Co-sponsored by the New America Foundation and Innovations for Poverty Action
In their acclaimed new book, More than Good Intentions, Yale economist Dean Karlan and Jacob Appel show how small changes in development initiatives can drastically improve the well-being of the poor. As behavioral economists have shown, people are faced with psychological barriers that can lead to irrational choices and prevent certain positive behaviors from forming. In the literature on financial capability, the behavioral challenges to altering and establishing savings habits are too often understated or at times neglected altogether. On June 27th, the New America Foundation and Innovations for Poverty Action (IPA) co-hosted an event to discuss financial capability, the book - More than Good Intentions, as well as release a new report by the Global Assets Project called "Accelerating Financial Capability Among Youth: Nudging New Thinking."
Are savings accounts a viable tool to spur development and financial inclusion for one of the world’s most vulnerable populations, low-income youth? In May 2010, Save the Children, the Center for Social Development (CSD) at Washington University in St Louis, the New America Foundation, and the Consultative Group to Assist the Poor (CGAP) launched the YouthSave Project in order to explore this very question. One year later, on June 7th, 2011, Consortium members gathered at the New America Foundation to share their experiences from their first year of fieldwork, research and analysis.
By Payal Pathak, New America Foundation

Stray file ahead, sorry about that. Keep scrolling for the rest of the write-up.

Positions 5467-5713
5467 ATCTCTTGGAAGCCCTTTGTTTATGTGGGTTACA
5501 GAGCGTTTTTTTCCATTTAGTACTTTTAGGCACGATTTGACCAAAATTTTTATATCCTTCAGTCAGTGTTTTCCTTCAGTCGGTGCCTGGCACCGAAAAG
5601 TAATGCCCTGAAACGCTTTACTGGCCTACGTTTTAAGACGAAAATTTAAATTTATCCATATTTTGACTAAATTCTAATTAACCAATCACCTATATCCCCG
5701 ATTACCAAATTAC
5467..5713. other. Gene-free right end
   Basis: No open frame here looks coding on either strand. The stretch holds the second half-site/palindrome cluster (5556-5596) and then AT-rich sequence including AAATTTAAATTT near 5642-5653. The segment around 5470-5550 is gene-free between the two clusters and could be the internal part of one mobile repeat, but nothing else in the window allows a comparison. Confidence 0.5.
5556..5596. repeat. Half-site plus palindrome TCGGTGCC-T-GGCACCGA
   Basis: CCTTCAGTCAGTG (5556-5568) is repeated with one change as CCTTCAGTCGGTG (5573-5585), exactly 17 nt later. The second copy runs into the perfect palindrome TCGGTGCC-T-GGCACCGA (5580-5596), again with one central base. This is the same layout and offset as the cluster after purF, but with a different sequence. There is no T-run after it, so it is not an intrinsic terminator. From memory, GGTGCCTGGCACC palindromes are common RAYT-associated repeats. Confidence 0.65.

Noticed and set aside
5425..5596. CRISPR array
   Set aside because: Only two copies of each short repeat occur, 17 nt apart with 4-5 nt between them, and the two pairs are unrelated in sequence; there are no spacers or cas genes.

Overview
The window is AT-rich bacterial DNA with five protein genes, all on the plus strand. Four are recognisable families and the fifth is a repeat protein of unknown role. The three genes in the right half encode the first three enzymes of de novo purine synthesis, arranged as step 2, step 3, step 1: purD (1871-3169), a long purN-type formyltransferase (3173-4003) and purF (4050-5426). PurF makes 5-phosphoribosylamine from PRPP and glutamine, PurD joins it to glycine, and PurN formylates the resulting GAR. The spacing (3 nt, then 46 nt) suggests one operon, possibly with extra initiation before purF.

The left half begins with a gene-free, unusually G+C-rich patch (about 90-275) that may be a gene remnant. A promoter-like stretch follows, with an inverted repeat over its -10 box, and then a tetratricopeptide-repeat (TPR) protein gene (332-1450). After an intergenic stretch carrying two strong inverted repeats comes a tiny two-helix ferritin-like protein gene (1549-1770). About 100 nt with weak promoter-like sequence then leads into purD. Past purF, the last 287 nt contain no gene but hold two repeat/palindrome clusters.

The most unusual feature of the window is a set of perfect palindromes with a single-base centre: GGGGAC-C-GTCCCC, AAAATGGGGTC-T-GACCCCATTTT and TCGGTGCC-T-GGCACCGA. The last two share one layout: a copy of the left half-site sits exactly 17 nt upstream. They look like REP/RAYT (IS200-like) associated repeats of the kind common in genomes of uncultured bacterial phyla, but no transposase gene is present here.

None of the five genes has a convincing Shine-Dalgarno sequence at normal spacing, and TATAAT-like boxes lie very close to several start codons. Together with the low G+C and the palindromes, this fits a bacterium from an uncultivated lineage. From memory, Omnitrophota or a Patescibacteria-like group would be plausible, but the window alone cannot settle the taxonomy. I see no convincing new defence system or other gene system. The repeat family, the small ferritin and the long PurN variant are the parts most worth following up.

This month, the YouthSave Consortium, Expert Advisory Board (EAB) and partnering Financial Institution (FI) representatives from Project countries came together in Bogota, Colombia for a two-day learning exchange. The objectives of this meeting were two-fold: 1) to share YouthSave project progress and updates with our partners and EAB members and 2) to exchange lessons and engage our stakeholders on topics that can improve YouthSave’s efforts in developing, delivering and testing youth savings products targeted at low-income youth.
The Youth Development and Financial Inclusion Nexus?
Of the 3 billion people today that are under the age of twenty-five, half a billion live on less than $2 a day and less than 10% have access to financial services. Low income youth - one of the world's largest and most vulnerable populations - need new and effective tools to achieve social and economic development. This half-day forum – hosted by the YouthSave Consortium with the support of The MasterCard Foundation– explored whether savings accounts for low-income youth might be one such tool. YouthSave also released its new report, “Youth Savings in Developing Countries: Trends in Practice, Gaps in Knowledge,” at the event.